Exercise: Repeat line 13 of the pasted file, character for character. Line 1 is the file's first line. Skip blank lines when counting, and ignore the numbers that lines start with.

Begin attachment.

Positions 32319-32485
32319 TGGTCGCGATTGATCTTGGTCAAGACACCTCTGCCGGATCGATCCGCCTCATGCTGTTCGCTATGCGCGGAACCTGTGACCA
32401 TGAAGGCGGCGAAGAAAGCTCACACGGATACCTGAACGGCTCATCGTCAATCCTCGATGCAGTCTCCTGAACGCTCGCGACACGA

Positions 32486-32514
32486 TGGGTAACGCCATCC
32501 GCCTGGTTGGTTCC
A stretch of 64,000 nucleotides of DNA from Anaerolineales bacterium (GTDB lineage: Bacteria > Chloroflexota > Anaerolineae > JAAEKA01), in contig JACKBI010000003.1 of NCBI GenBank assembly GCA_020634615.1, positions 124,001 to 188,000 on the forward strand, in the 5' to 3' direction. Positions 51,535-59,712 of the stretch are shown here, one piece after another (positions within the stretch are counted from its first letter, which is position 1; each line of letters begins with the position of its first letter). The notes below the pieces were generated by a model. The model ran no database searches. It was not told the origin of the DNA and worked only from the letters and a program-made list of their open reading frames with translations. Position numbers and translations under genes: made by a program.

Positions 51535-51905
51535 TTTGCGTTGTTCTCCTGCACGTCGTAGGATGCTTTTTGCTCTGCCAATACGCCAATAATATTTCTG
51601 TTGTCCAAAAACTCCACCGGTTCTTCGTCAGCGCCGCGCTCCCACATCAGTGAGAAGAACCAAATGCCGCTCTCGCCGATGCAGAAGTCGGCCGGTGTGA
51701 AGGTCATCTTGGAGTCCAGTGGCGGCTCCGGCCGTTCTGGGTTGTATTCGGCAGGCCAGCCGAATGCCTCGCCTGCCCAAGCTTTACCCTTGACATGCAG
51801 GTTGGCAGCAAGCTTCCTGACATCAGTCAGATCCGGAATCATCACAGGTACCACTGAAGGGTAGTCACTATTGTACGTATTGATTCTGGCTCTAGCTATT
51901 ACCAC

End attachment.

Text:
51901 ACCAC